Another Politically Correct Firing

The Fort Worth Star Telegraph reports that Fidelity Investments has fired four employees at its Westlake, Fort Worth, office for being in a $20 fantasy football league.

The newspaper quotes Cameron Pettigrew, who was one of those who got canned, who said: 'Firing a guy for being in a $20 fantasy league ? Let's be honest; that's a complete overreaction.  In this economic time, especially. To fire people over something like this, it's just cold'.

A spokesperson for Fidelity said: 'We have clear policies that relate to gambling. Participation in any form of gambling through the use of Fidelity time or equipment or any other company resource is prohibited. In addition to being illegal in a lot of places, it can also be disruptive. We want our employees to be focused on our customers and clients'.

In the meantime, The Wall Street Journal reports that the US government has shelved its plans to begin selling off its 34% stake in Citi, because the price is too low. And The Guardian reports that the Abu Dhabi Investment Authority has filed an arbitration case in New York, seeking to get out of a deal it struck 2 years ago to acquire Citi stock at 10 times its current price. The Authority alleges 'fraudulent misrepresentation' on the part of the company. Citi says that the claims are without merit.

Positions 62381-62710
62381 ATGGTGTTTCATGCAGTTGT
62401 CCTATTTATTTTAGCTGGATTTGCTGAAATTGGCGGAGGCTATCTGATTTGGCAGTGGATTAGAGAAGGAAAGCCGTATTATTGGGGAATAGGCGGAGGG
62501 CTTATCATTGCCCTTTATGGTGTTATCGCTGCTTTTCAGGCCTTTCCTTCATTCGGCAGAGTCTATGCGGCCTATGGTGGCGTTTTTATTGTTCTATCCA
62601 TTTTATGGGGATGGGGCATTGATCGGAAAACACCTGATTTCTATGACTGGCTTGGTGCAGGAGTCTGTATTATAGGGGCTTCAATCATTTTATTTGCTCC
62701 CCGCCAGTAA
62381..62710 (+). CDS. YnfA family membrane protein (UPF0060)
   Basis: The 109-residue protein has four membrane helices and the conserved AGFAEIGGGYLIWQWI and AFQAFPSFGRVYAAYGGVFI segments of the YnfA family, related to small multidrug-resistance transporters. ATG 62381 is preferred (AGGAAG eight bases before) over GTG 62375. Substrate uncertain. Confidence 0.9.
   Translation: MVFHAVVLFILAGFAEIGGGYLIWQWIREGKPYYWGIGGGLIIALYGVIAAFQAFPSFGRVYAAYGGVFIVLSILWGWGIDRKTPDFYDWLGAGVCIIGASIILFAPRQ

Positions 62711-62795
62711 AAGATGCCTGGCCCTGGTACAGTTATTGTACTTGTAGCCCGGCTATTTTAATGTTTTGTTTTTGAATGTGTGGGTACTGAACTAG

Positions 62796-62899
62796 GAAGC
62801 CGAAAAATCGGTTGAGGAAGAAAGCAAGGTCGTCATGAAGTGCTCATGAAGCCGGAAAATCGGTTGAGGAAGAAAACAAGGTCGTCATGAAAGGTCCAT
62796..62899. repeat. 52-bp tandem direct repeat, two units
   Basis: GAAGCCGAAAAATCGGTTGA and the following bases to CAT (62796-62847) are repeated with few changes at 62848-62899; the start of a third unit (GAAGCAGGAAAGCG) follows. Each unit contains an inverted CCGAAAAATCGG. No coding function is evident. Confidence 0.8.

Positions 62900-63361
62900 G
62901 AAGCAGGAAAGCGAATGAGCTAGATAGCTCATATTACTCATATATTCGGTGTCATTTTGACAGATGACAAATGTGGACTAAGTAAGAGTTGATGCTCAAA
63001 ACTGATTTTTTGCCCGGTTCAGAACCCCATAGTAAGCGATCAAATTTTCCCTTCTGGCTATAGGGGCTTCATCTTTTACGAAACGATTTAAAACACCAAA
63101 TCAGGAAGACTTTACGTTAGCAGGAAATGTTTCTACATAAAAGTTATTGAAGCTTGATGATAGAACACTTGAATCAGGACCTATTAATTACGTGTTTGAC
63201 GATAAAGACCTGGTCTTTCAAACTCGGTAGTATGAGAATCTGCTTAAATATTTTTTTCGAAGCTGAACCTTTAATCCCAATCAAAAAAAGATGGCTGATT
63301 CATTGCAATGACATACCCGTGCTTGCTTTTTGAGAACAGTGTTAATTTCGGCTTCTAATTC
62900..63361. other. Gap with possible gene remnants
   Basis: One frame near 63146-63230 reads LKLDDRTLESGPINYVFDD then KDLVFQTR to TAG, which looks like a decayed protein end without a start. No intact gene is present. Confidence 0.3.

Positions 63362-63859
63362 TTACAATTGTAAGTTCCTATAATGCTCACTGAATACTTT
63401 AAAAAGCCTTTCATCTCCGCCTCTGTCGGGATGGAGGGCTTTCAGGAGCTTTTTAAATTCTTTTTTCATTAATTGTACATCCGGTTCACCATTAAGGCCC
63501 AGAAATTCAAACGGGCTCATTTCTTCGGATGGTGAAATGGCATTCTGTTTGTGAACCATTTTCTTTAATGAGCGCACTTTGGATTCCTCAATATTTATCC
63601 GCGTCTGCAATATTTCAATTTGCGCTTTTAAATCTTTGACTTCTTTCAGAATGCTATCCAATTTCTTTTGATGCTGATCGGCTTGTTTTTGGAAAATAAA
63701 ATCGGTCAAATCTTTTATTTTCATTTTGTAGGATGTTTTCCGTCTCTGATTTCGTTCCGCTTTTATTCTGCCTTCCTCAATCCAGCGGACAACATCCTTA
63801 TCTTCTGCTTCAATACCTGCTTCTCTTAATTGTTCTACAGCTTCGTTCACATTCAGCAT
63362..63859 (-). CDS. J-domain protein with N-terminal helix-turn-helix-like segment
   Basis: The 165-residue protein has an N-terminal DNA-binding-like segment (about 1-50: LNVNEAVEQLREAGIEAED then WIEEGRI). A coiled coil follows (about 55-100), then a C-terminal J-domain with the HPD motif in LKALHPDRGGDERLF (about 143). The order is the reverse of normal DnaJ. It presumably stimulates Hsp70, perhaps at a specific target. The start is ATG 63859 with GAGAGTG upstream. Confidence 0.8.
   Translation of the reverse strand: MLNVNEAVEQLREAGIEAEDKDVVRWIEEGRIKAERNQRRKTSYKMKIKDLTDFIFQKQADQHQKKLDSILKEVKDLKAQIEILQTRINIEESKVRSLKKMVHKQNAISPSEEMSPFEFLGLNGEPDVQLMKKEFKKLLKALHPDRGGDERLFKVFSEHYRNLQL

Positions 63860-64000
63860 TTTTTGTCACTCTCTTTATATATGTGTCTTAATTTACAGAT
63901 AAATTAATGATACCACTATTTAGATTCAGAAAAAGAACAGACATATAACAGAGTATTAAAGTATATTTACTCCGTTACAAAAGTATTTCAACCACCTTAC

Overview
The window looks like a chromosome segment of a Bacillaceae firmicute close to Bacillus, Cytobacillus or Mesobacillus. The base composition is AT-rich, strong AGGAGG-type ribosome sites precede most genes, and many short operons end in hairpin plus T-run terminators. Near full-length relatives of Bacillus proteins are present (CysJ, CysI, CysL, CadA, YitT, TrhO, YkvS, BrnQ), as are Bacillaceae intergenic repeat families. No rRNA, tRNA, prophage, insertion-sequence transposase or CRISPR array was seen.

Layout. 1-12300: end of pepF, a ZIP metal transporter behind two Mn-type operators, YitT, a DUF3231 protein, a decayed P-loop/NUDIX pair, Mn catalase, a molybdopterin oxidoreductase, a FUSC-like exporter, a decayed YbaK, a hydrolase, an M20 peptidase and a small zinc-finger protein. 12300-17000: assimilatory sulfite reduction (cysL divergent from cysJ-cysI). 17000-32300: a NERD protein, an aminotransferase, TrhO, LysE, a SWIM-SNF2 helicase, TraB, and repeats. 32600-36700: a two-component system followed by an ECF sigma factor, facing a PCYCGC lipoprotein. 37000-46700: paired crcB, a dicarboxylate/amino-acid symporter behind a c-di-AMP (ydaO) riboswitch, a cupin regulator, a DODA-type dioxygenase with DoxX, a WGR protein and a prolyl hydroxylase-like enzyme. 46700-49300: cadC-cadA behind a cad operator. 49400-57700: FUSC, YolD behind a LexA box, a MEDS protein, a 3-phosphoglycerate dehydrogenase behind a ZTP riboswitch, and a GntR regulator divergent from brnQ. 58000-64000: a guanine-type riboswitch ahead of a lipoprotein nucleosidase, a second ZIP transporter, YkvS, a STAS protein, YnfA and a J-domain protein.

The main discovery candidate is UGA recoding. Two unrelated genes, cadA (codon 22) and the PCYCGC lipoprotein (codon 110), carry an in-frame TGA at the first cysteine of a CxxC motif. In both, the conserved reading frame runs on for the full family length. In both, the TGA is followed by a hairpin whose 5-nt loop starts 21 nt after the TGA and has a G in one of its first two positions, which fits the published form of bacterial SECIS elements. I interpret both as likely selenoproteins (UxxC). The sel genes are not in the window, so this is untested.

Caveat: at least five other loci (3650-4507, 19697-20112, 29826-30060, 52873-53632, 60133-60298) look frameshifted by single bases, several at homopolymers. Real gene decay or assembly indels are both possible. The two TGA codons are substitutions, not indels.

And The Financial Times reports that Deutsche Bank has emerged as a potential bidder to buy RBS Sempra, the commodities trading unit 51% owned by Royal Bank of Scotland. Other bidders are thought to include Barclays, Goldman and Morgan Stanley. A deal could be worth up to $3bn.

The New York Post reports that Patricia Cohen, who divorced ex-husband Steve of SAC Capital fame some 20 years ago, claims the hedge fund guru hid assets after they separated in 1989, and still owes her $300m.

Finally, MarketWatch reports that Time Magazine has named US Fed chairman Ben Bernanke as its Man of the Year.

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